US companies that can take advantage of the return of optimism to developing economies will do well. Purely domestic US companies are likely to be less attractive as the US stock market loses its distinction as the best-performing stock market, relatively, in the world. US bank stocks are likely to outperform the US stock market as a whole as fears from the euro debt crisis recede and as investors know exactly how far Congress will go in restricting the banking industry.

At least that's the way global stock markets look to me now.

NEXT: See the Stocks I'm Dumping and New Ones I'm Watching

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No More Playing It Safe

So let's prune my watch list with that in mind.

In the first whack, let's get rid of the safe emerging market stocks. These were attractive when I was looking for safer picks in these markets—safer because of dividends or a history of steady cash flows—but now that I'm planning buys that will take off as worries about interest rates and economic growth recede, I want less safety and more risk. I think some of these are still good choices for my dividend income portfolio, especially because emerging market stocks are starting to show surprisingly high dividends (see this column), but for investors looking for gains from capital appreciation, I think riskier commodity, bank, and export growth plays offer more upside.

So out with Jim's Watch List entries that are safer dividend plays, such as telecom companies Philippine Long Distance (NYSE: PHI), Turkcell Iletisim (NYSE: TKC), and Telkom Indonesia (NYSE: TLK). 

Out with China dividend play Jiangsu Expressway (OTC: JEXYY).

Out with US domestic companies such as retailer Wal-Mart Stores (NYSE: WMT).

Out with long-term growth or relatively safe financial plays such as MetLife (NYSE: MET), Standard Chartered (OTC: SCBFF), and Standard Bank Group (OTC: SBGOY). The bank stocks that will bounce back fastest once the euro debt crisis has turned into the euro debt simmering worry are those that have been crushed most—without going under—in the worst days of the crisis.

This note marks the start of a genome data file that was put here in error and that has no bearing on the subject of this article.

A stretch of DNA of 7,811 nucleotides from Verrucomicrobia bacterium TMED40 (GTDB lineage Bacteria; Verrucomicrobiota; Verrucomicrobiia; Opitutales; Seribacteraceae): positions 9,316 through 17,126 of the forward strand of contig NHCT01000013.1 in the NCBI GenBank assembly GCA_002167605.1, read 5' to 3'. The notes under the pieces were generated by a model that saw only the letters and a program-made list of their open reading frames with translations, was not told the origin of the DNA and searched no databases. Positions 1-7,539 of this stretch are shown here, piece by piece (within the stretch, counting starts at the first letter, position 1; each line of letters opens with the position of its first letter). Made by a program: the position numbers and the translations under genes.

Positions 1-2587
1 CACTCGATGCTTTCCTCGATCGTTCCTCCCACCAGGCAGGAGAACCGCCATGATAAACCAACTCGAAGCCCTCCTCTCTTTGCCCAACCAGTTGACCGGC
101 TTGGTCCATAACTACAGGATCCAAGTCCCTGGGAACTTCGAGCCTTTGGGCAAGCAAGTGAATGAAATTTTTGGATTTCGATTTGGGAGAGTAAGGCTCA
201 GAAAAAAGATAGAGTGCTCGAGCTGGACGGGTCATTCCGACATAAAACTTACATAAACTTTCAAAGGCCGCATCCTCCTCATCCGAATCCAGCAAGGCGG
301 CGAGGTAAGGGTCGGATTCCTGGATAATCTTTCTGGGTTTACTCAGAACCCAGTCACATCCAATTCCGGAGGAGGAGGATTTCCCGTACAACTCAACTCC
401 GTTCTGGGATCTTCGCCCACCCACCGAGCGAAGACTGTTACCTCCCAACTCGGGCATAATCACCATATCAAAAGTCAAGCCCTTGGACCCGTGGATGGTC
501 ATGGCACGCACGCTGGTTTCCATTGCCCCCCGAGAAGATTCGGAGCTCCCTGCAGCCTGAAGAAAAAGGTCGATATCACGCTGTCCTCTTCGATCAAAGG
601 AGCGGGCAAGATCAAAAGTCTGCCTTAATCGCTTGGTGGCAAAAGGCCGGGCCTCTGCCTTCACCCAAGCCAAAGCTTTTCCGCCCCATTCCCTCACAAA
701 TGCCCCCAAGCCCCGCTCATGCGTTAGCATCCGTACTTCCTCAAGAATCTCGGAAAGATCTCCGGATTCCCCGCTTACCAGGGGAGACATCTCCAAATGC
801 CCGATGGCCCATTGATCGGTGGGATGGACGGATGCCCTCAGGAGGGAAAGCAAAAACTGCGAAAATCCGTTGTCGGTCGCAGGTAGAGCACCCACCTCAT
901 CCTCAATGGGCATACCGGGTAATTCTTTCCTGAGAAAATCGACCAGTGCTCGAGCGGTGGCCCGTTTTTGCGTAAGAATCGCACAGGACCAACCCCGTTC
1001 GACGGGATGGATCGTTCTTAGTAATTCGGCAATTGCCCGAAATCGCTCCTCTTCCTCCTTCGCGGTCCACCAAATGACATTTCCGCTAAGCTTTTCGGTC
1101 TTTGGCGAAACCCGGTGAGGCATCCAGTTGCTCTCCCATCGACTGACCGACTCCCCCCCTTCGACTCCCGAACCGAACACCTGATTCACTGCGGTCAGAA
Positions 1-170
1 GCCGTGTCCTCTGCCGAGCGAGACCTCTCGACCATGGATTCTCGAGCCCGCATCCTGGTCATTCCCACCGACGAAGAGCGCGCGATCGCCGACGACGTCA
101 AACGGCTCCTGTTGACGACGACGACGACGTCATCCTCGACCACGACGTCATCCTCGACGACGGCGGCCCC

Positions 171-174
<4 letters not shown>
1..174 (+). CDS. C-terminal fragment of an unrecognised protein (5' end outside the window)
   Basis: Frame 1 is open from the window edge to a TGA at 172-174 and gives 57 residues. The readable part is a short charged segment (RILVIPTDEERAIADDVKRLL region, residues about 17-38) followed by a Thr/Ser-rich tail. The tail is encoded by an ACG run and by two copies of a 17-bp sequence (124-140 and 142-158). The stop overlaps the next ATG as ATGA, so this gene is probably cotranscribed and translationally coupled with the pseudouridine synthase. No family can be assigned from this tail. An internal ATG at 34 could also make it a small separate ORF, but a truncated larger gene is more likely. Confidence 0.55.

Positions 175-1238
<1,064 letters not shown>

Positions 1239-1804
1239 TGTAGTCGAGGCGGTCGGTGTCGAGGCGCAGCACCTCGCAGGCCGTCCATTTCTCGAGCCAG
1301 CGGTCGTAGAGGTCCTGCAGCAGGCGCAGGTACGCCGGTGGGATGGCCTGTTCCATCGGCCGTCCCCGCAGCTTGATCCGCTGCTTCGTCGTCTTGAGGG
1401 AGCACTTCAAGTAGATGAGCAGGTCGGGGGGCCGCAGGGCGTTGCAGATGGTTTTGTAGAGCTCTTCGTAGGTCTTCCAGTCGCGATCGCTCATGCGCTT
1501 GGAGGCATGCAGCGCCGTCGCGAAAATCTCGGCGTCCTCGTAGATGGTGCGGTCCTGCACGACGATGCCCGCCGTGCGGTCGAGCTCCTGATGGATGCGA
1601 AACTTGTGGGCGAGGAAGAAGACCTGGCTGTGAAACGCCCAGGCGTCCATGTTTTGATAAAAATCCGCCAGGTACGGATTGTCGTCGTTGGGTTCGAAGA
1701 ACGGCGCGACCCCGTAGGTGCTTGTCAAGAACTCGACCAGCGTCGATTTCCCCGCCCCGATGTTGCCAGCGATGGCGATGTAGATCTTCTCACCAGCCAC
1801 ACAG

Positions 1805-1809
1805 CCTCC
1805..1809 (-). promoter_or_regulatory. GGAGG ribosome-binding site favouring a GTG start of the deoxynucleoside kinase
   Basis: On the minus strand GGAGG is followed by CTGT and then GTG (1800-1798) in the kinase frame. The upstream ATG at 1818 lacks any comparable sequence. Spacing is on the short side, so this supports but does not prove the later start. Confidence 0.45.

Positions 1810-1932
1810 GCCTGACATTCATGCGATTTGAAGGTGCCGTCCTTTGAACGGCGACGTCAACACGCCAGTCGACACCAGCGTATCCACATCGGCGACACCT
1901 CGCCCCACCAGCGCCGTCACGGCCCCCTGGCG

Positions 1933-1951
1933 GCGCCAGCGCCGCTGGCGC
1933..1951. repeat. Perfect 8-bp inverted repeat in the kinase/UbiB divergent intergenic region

Out with those ideas that just don't work anymore—and perhaps never did. In that group, I'd put Prudential (NYSE: PUK), which I added to the list because I liked its acquisition of American International Group's (NYSE: AIG) Asia business—but the acquisition was never completed. I'd include ITC (NYSE: ITC), a pure play on the need for more and better electric transmission lines, which just doesn't look like it will play out in the current thinking about an energy bill. It doesn't look like a good time to be trying to add oil company Apache (NYSE: APA) to the portfolio. China Medical Technologies (Nasdaq: CMED) has underperformed even considering the bear market for Chinese stocks in general. And finally, I'd include Polypore International (NYSE: PPO) on valuation. While I've been waiting for a good time to buy, the stock has gone up 80%.

And what would I add given my view on the future of global markets over the next 12 to 18 months?

I'd add bank stocks such as JPMorgan Chase (NYSE: JPM) and Banco Santander (NYSE: STD), which have been crushed in the selloff of bank stocks, but are fundamentally sound and stand to pick up share from competitors. (See this post on US bank stocks for more on JPMorgan Chase and this recent update on my dividend income portfolio for more on Banco Santander.)

I'd add a Brazilian stock such as sugar-cane-to-ethanol powerhouse Cosan (NYSE: CZZ), as I'm expecting interest rate hikes in Brazil to end later this year.

Among global commodity stocks, I'd add Freeport McMoRan Copper & Gold (NYSE: FCX) because copper prices track economic growth, especially economic growth in China, so closely, and mining-equipment-maker Joy Global (Nasdaq: JOYG).

And I'd add Chinese stocks such as Mindray Medical International (NYSE: MR) and solar cell producer Suntech Power (NYSE: STP). (For more on solar stocks, see my June 4 column.)

This isn't the end of my watch list planting for new growth. But I'm going to stop here. After a market correction, watch lists have a tendency to include just those stocks that an investor had thought to buy before the correction, but were too expensive then.

To avoid that trap, you need to wipe the slate clean and go looking for new stock ideas, not simply those stocks that are cheaper now than they had been.

In my June 10 column, I'll show you one way that I use to generate new ideas and add three blank-slate ideas to my watch list.

At the time of publication, Jim Jubak owned shares of the following companies mentioned in this column: Mindray Medical International, Standard Chartered, Suntech Power, and Telkom Indonesia.

Jim Jubak has been writing "Jubak's Journal" and tracking the performance of his market-beating Jubak's Picks portfolio since 1997 on MSN Money. He is the author of a new book, The Jubak Picks, and he writes the Jubak Picks blog. He is also the senior markets editor at MoneyShow.com.